Kids who attend NYC P.S. 116 elementary school are likely teeming with glee after their school was declared a “No Homework Zone” — but parents are more skeptical.
After a year of examining studies concerning whether homework is effective, the school decided that math worksheets and essay assignments were actually a waste of time. In February, Principal Jane Hsu sent a letter to parents stating that the Pre-K through fifth grade students would not be given any traditional homework. The communication encouraged letting kids have free time for reading, playing outside, or doing activities they enjoy, while limiting TV time, video and computer games.
“The negative effects of homework have been well established,” Hsu wrote in a note to parents, according to the New York local news website DNAInfo. “They include: children’s frustration and exhaustion, lack of time for other activities and family time and, sadly for many, loss of interest in learning.”
Some parents, however, disagree with the policy change, believing that a lack of focus will ensue and fearing that children’s academics will fall behind, writes Yahoo Parenting’s Jennifer O’Neill. Homework has been a part of education from the beginning, and has increased in volume in recent years. Still, the National Parent Teacher Association supports no more than 20 minutes of work a day through the 2nd grade and a maximum of 60 minutes for grades 3 through 6.
However, a 2014 report from Brookings Brown Center on Education reveals that 60% of 3rd and 4th graders were working as much as 2 hours a night.
“Having the opportunity to apply what children have learned after they leave the school environment is important,” Peter Pizzolongo, associate executive director at National Association for the Education of Young Children tells Yahoo Parenting in defense of homework. “But that work doesn’t need to be worksheets.”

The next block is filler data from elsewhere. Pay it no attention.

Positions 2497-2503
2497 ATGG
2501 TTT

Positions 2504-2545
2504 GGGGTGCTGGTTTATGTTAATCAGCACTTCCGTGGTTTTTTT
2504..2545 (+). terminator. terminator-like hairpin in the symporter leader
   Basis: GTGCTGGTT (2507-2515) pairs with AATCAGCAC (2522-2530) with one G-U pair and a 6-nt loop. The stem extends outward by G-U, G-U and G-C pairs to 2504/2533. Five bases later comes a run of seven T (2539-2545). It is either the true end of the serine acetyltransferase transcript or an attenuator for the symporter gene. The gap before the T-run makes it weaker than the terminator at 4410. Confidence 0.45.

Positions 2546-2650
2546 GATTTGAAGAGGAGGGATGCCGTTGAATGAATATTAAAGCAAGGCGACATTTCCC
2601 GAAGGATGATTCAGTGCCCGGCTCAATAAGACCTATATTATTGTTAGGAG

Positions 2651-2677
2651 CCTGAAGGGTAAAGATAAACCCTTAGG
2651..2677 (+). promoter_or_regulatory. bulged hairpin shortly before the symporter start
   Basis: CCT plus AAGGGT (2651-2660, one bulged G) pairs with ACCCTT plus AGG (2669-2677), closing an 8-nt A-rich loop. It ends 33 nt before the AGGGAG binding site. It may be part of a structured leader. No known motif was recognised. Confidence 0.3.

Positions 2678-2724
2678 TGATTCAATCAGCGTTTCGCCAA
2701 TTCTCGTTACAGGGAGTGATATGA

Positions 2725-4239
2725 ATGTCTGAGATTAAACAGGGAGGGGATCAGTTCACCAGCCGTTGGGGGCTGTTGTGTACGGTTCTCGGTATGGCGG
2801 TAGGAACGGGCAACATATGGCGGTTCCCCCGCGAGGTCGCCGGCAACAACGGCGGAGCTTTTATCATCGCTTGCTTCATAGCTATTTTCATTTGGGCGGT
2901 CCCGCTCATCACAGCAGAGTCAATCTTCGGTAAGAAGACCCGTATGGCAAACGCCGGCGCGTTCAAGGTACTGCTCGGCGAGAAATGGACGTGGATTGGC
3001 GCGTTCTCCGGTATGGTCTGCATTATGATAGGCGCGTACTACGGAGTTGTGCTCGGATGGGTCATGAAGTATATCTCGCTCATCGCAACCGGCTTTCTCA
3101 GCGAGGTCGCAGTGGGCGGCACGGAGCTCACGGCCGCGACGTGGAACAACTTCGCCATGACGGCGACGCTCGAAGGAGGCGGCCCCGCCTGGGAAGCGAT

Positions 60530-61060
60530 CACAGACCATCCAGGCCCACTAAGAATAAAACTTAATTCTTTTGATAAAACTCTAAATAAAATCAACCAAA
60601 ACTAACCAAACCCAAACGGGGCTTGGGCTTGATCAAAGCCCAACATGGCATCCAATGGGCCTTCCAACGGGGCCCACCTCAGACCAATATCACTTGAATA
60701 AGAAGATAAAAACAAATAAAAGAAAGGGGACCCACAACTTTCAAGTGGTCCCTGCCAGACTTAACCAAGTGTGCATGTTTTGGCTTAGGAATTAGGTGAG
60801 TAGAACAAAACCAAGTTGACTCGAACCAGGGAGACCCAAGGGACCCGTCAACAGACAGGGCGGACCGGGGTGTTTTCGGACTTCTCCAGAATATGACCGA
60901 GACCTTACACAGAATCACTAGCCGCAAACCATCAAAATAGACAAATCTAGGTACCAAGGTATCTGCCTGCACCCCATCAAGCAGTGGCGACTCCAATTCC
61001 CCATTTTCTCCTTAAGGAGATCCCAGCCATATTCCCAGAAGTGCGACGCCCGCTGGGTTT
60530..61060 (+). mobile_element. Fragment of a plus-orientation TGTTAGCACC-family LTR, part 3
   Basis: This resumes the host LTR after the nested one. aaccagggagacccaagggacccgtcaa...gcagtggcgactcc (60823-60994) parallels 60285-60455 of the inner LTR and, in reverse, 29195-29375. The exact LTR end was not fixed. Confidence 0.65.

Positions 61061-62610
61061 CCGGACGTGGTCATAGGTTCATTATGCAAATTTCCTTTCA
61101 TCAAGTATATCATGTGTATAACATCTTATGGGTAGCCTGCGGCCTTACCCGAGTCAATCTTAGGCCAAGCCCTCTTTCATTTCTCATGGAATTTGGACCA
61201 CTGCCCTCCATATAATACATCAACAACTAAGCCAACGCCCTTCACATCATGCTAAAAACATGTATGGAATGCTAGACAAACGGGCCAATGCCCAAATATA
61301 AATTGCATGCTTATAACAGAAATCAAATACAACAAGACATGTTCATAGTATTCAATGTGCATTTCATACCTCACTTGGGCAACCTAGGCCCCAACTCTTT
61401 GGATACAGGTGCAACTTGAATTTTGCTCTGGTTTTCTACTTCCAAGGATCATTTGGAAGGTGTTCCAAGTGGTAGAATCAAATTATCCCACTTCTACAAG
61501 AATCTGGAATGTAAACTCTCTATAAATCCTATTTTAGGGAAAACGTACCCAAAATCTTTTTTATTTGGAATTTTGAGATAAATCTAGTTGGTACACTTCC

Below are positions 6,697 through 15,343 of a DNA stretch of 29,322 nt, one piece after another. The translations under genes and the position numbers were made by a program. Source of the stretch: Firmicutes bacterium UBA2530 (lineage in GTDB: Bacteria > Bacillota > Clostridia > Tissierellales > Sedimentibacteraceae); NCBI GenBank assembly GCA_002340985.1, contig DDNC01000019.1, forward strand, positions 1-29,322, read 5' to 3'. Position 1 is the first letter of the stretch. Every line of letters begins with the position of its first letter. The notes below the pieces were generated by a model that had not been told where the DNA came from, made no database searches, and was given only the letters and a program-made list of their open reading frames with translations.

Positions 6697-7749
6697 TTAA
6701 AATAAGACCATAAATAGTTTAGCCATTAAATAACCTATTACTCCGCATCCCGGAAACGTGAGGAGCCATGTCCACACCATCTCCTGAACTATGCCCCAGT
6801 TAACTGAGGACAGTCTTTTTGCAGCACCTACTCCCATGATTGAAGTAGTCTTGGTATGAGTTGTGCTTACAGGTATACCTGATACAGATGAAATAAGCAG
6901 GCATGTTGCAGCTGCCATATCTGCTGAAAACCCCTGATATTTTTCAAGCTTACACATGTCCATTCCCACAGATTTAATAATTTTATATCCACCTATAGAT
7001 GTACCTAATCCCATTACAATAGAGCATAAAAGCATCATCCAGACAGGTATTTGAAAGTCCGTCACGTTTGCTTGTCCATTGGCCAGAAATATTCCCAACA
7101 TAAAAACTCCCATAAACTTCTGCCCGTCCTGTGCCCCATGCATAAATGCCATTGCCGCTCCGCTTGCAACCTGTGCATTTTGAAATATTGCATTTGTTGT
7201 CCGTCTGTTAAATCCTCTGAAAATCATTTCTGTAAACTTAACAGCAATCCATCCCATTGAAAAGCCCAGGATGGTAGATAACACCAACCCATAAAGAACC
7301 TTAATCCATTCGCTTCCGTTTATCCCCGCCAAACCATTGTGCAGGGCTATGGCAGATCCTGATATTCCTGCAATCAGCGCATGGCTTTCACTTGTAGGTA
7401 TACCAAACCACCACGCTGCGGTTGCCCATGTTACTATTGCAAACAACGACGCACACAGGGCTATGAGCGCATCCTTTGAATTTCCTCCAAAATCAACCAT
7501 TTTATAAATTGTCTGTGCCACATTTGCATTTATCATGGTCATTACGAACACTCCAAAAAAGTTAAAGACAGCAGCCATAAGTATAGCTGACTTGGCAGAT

Hsu’s advice that children should read and spend time with their families has upset some parents to the point of considering pulling their children out of P.S. 116. This group feels that homework assignments instill discipline and give children a goal to work toward. Others feel so strongly about the importance of homework that they have begun giving their own homework assignments to their children, reports Darcie Loreno of WJW-TV.
The role of parent interest and involvement in homework, writes News.comAU’s Rebecca Sullivan, is changing, and Sullivan reports that parents should stop helping their kids with homework. No one involved seems to like it, and she adds that the average 15-year-old student spends six hours a week on homework, according to the Organization for Economic Co-operation and Development.
An Australian Childhood Foundation survey found that 71% of Australian parents feel they do not spend enough quality time with their children mainly because of time spent running the household or the time spent helping with homework. Education experts in Australia are saying that parents should stop helping. Doing so will give kids more independence, will give parents more free time, and will help reduce the number of homework-induced arguments in the family.
While some research suggests that homework has little academic benefit for elementary students, other research shows homework can help kids develop independence, initiative, and confidence. It can also contribute to a sense of belonging and autonomy or control over their lives. When parents try to help their children with homework, the assistance can take away that feeling and can also drain already exhausted working parents.
“I’ve seen so many arguments between parents and children about homework. By removing the burden of having to be the homework help the whole time, parents can reduce the number of arguments, the tension and the bad feelings that come from having to hound your kid all the time.”
If not homework, then what? Schools have suggested playing family games like Scrabble, choosing and cooking a recipe for dinner, and, in general, equipping children with important life skills.